It is well settled that punitive damages are recoverable by one entitled to enforce the right of action given by the quoted statute. In behalf of the defendant it is contended that that statute is violative of the Fourteenth Amendment of the Constitution of the United States, in that it denies due process of law to those sought to be charged with liability, because it imposes punishment on them, though they may be without fault. We are of opinion that there is no merit in this contention. In the absence of statute, punitive or exemplary damages are recoverable in civil actions for certain kinds of wrongful conduct. It is clearly within legislative competency to give a civil right of action for the negligent or wrongful killing of a human being, and to make the wrongdoer liable for punitive or exemplary damages. Richmond Danville R. Co. v. Freeman, 97 Ala. 289, 11 So. 800; Alabama Power Co. v. Talmadge, 207 Ala. 86, 97, 93 So. 548.
The proprietor of premises, who for his own benefit procures the doing of work thereon by an independent contractor, thereby impliedly inviting such contractor or his employees to enter upon and use such premises, may expressly or impliedly incur the duty of giving to such contractor's employees warning of dangers to them which arise during the progress of the work in which they are engaged. Connors-Wegmen Steel Co. v. Kilgore, 189 Ala. 643, 66 So. 609; United States Cast Iron Pipe Foundry Co. v. Fuller, 102 So. 25, in Supreme Court of Alabama, October 16, 1924. The correctness of the just-stated proposition was recognized in the opinion in each of the just-cited cases; but in each of those cases the court found that there was an absence of evidence therein that the defendant incurred such a duty. The last-cited case was an action against the plaintiff in error by an employee of the independent contractor, who was injured in the same accident in which the deceased lost his life. The report of that case indicates that in a material respect the evidence therein was different from that in the case now under consideration.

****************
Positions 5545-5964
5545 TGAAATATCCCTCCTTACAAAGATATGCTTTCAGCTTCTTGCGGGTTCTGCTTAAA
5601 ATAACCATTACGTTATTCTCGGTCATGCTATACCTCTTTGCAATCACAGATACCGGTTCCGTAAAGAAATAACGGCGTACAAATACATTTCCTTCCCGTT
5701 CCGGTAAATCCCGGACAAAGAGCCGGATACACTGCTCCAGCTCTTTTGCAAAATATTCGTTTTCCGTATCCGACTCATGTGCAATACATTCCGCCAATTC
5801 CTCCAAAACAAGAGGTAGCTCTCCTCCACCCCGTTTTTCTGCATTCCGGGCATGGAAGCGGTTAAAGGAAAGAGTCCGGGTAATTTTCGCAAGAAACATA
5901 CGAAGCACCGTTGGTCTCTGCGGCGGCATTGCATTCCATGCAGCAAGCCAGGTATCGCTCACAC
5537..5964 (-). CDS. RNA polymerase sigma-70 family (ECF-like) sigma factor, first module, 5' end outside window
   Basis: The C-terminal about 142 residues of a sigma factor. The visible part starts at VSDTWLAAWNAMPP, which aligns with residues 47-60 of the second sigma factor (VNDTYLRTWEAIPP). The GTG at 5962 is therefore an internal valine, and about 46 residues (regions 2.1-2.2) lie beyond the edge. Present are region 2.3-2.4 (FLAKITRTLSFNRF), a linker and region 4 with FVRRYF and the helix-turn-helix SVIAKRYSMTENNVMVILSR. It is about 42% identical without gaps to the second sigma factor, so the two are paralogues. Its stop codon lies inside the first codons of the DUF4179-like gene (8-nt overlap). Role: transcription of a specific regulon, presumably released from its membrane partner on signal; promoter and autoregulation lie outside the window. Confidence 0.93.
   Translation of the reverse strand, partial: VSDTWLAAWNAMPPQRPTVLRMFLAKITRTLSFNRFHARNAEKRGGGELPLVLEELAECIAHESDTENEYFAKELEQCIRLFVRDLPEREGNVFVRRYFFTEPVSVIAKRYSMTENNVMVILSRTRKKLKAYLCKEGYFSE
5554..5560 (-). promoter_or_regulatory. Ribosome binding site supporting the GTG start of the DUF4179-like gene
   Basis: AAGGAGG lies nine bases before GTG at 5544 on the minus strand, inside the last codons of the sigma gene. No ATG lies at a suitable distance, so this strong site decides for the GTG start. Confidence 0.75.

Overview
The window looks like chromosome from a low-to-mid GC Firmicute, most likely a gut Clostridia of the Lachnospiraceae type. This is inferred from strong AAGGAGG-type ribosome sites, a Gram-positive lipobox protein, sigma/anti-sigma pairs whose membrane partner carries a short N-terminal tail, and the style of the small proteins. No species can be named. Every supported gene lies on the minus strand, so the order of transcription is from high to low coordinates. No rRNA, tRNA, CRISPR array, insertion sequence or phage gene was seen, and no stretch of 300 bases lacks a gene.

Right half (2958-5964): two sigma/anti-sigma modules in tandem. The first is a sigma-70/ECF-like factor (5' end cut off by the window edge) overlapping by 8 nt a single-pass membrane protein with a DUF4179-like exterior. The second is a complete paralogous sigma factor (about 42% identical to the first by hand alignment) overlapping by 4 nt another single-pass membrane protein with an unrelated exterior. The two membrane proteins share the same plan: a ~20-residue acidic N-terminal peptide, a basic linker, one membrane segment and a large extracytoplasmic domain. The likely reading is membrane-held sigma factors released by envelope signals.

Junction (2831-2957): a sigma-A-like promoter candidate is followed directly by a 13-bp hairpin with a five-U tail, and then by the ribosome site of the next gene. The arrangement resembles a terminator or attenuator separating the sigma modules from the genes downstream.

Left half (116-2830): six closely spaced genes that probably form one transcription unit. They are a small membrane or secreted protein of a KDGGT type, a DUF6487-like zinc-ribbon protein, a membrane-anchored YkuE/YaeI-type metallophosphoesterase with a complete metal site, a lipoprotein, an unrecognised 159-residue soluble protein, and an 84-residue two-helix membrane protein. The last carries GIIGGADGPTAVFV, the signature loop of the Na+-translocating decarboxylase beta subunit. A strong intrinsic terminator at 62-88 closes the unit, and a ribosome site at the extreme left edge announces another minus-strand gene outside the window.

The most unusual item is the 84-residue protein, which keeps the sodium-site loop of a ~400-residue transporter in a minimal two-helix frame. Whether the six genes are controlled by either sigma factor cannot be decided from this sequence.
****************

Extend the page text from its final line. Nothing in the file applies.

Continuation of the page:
As to the evidence in the last-cited case the opinion therein states: "The most the evidence can be said to show is a humanitarian, but purely gratuitous, interest in their safety, and a willingness to conserve it against such abuses as their engineer might chance to observe." Such a statement cannot properly be made with reference to the evidence in the instant case. As above indicated, the testimony of defendant's safety engineer was explicit to the effect that it was his duty as safety engineer to order the men out of the pit if he had seen them in a place of danger. That testimony furnished support for a finding that if the safety engineer, when he was near the edge of the pit shortly prior to the cave-in discovered the danger indicated by the presence of the above-mentioned crack, and that employees of the independent contractor then in the pit were exposed to that danger, his duty as safety engineer required him to take action to conserve the safety of such employees, and that his failure to do so was not merely a failure to manifest a humanitarian, but purely gratuitous, interest in the safety of workers discovered to be in peril.
The evidence also furnished support for findings that the safety engineer, when inspecting the pit and its surroundings, not long before the cave-in, discovered the peril, though he stated that he did not, and that he negligently failed to perform his duty to conserve the safety of the deceased. The evidence as to repeated visits to and inspections by defendant's agents of the place of work of the independent contractor's employees while that work was in progress, and as to the duty of defendant's safety engineer to conserve the safety of such employees, warranted the inference that the independent contractor or his employees relied on the performance of the duty incurred in their behalf by the defendant. We conclude that evidence adduced tended to prove that the death of the deceased was due to negligence chargeable against the defendant, and that the court did not err in refusing to give the above-mentioned requested charge.
The record shows no reversible error. The judgment is affirmed.